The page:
Baby tribute to Belgium horror crash coach driver James 'Geordie' Chance
Pregnant daughter of Belgium crash victim to name little girl in his honour
The heartbroken pregnant daughter of a coach driver killed in a horror crash in Belgium is to name the little girl after him in poignant tribute.
James 'Geordie' Chance died on Sunday when the vehicle he was travelling in hit a motorway bridge pillar.
Mr Chance was a passenger at the time of the accident.
Driver Stephen Cardwell was injured along with a teacher and two pupils.
Mr Chance's daughter Carrie-Ann is expecting a baby girl in August.
She said she will name the child Georgea, after her dad.
Carrie-Ann told the Ulster Star: "He has not only left a hole in the family, but in the community too."
Mr Chance (57), who was originally from Newcastle in England, was killed when the coach overturned on the E40 in the coastal town of Middelkerke on Sunday.
It was taking 34 children - aged between 11 and 13 - and teachers from Brentwood School in Essex to the city of Cologne in Germany.
Witnesses said the vehicle crashed into a motorway bridge pillar before overturning.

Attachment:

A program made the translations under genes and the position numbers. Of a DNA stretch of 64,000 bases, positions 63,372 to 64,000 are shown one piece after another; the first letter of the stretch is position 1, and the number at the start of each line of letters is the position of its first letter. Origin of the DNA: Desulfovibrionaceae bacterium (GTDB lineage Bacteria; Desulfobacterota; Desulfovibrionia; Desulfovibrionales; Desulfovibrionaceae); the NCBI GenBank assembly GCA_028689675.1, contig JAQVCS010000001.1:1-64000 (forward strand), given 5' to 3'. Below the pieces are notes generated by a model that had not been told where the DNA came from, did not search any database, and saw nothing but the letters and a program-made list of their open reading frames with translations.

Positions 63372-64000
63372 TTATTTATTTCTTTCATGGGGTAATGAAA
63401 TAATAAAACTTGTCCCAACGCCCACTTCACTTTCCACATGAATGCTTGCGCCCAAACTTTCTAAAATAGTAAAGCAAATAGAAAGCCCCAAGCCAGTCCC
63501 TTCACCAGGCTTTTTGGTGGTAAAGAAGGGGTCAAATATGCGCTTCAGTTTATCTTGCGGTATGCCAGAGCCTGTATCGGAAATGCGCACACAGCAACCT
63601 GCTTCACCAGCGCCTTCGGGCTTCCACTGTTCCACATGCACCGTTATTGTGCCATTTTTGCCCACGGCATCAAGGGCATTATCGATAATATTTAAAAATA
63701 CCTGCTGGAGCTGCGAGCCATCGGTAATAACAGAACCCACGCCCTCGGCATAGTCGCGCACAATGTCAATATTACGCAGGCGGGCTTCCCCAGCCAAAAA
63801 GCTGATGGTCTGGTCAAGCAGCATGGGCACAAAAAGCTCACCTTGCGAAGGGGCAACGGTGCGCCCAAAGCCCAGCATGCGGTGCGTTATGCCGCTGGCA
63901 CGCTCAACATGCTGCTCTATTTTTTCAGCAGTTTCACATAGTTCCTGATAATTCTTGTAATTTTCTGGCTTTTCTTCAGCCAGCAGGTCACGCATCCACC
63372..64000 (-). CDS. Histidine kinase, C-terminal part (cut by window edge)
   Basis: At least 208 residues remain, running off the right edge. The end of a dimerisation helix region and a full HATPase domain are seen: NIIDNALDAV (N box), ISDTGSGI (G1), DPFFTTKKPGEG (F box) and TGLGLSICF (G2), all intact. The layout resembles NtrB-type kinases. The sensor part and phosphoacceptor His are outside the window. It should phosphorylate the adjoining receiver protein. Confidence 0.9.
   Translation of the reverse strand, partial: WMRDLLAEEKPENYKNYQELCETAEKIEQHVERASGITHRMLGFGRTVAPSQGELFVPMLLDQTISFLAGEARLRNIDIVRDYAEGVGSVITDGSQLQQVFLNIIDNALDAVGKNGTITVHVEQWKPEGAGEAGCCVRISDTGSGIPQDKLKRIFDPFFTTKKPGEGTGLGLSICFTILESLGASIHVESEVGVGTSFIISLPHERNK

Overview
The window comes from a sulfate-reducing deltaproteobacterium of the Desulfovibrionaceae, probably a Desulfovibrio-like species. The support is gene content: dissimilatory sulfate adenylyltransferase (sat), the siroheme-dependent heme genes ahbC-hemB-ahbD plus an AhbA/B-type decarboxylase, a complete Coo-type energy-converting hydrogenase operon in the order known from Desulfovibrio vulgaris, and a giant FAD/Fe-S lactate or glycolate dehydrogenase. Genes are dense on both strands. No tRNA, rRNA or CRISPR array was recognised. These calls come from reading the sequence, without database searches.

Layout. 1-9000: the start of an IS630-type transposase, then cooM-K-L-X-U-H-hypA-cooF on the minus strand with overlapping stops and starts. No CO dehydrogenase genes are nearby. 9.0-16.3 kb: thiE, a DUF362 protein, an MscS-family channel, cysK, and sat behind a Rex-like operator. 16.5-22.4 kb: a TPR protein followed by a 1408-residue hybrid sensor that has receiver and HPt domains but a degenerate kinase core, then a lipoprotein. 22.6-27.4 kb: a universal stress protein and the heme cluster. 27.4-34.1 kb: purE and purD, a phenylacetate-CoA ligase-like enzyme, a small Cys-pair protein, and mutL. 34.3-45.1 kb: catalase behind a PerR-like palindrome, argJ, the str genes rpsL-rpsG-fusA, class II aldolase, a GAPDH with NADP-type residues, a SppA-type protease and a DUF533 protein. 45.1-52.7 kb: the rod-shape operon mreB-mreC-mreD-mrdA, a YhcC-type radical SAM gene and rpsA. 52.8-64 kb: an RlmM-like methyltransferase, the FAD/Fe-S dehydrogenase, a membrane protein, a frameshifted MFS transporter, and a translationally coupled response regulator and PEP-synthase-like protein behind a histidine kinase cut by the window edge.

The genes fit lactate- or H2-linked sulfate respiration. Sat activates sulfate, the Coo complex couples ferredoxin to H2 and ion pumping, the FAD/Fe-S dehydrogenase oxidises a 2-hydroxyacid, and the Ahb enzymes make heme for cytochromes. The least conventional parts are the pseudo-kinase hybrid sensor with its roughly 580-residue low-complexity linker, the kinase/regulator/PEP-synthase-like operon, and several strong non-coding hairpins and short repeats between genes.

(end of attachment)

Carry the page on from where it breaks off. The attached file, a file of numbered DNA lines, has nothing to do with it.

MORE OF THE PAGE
A teacher suffered a broken collarbone, one pupil had a head injury and another suffered a broken leg.
Geordie's co-driver, who was behind the wheel at the time, was taken to hospital but is said to be stable.
The children returned to the UK on Monday and Belgian police are now investigating the cause of the crash.
Carrie-Ann told the Ulster Star how the family first learned of the tragedy after it broke on Sky News.
"We tried frantically ringing the British Consul, the British Embassy, BBC, UTV and we were not getting any information," she said.
"We were watching the crash live on Sky News. When it was revealed that one of the drivers died I just knew it was daddy."
Carrie-Ann said she last spoke to him on Father's Day when she gave him a lift to work.
"I just said 'watch yourself and stay safe' - something that I have never said before. He just waved me off.
"Looking back, I feel there was a reason why I said that. Perhaps it was my way of saying goodbye.
"It was strange, they were my last words to him."
Mr Chance was employed with Lisburn-based Richmond Coaches for seven years.
His heartbroken wife Lyn said he was very conscientious.
"It was just a tragic accident. He was always very careful," she told the paper.
"He would make sure everyone had their seat-belt on before the coach went anywhere.
"We were told that is why all 35 children were saved, because he was so particular."
Richmond Coaches has said what happened was "a tragedy" and the company was co-operating with the authorities.